The U.S. Air Force has been found partially liable for the 2017 shooting at a church in Sutherland Springs, Texas.
Judge Xavier Rodriguez of the U.S. District Court for the Western District of Texas awarded $230 million in damages after determining the Air Force “failed to exercise reasonable care” when it did not submit the gunman’s criminal record to the FBI. The shooter’s extensive criminal history meant he was prohibited from owning a gun, but the Air Force’s negligence meant he was able to pass a background check to buy one anyway.
“The losses and pain these families have experienced is immeasurable,” Judge Rodriguez wrote in a ruling handed down on Monday. “Our civil justice system only allows us to rectify these kinds of losses through money damages.”
The ruling marks the second major case in the last four months in which families of victims of mass shootings have been awarded significant monetary damages from the U.S. Government. In November, a similar lawsuit launched by families of the victims of the 2018 Parkland shooting resulted in a nearly $130 million settlement with the Justice Department. The suit alleged that the FBI failed to properly act on multiple tips prior to the shooting warning that the gunman might attack the school.
Monday’s verdict will compensate more than 80 family members of victims as well as survivors of the attack. Attorneys representing the victims said they were pleased with the ruling.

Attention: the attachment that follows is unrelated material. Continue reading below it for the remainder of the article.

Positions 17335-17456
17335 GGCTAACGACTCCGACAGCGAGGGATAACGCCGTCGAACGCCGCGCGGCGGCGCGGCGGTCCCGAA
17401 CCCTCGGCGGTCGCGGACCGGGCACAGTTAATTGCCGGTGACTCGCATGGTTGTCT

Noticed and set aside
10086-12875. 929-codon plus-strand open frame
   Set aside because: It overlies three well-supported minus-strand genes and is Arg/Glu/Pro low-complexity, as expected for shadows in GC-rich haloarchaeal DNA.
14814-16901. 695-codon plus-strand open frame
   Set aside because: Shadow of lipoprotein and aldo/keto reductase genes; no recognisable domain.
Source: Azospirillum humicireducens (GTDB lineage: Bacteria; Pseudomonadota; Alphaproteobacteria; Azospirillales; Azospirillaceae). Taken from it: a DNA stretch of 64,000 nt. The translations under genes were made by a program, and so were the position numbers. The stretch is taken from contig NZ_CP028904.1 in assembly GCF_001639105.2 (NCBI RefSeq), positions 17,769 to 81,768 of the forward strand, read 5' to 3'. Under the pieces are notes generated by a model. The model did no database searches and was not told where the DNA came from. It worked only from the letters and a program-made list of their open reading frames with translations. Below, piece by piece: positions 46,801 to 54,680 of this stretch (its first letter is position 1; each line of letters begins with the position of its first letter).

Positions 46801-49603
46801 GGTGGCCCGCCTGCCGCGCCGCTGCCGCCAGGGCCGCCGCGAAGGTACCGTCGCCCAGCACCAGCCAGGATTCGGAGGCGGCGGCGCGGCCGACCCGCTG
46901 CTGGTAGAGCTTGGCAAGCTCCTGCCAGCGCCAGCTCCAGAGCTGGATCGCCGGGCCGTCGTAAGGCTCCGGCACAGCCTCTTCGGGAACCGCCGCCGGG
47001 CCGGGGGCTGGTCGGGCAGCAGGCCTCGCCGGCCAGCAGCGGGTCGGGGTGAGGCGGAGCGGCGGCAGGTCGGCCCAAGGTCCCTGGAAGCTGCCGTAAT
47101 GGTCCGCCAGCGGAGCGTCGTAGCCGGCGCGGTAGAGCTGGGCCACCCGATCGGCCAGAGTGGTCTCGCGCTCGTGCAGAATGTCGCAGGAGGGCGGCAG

“These families are the heroes here,” Jamal Alsaffar, the lead attorney for the plaintiffs, said in a statement. “While no amount can bring back the many lives lost or destroyed at the hands of the government’s negligence, their bravery in obtaining this verdict will make this country safer by helping ensure that this type of governmental failure does not happen in our country again.”
In the deadliest mass shooting in Texas history, a shooter opened fire on worshippers at a Sunday service held on November 17, 2017. He killed 26 people and wounded 22 others before being confronted by Stephen Willeford, an armed bystander, who used his own rifle to shoot the attacker which caused him to flee the scene. Along with another good Samaritan, pursued Kelley in a high-speed chase until the shooter crashed his vehicle and took his own life with a self-inflicted gunshot.
The attacker, a former airman, served for four years at Holloman Air Force Base in New Mexico before he was given a “bad conduct” discharge in 2014. Two years prior to his discharge, he was court-martialed and found guilty of domestic assault on his wife and stepson. He was sentenced to one year’s confinement.
In July 2021, Judge Rodriguez found that the U.S. government was 60% liable for the Sutherland Springs shooting because the Air Force failed to report the shooter’s domestic violence conviction to the FBI. Under the Federal Gun Control Act, anyone convicted of a felony or a domestic violence misdemeanor is prohibited from buying or possessing guns. Licensed dealers, such as the one the shooter bought his gun from, rely on the FBI’s National Instant Criminal Background Check System to determine whether a potential customer has a record that prohibits them from buying.
A Department of Defense investigation launched after the shooting uncovered that the Air Force failed to report the shooter’s criminal record to the FBI on six separate occasions.
The Air Force did not respond to a request for comment.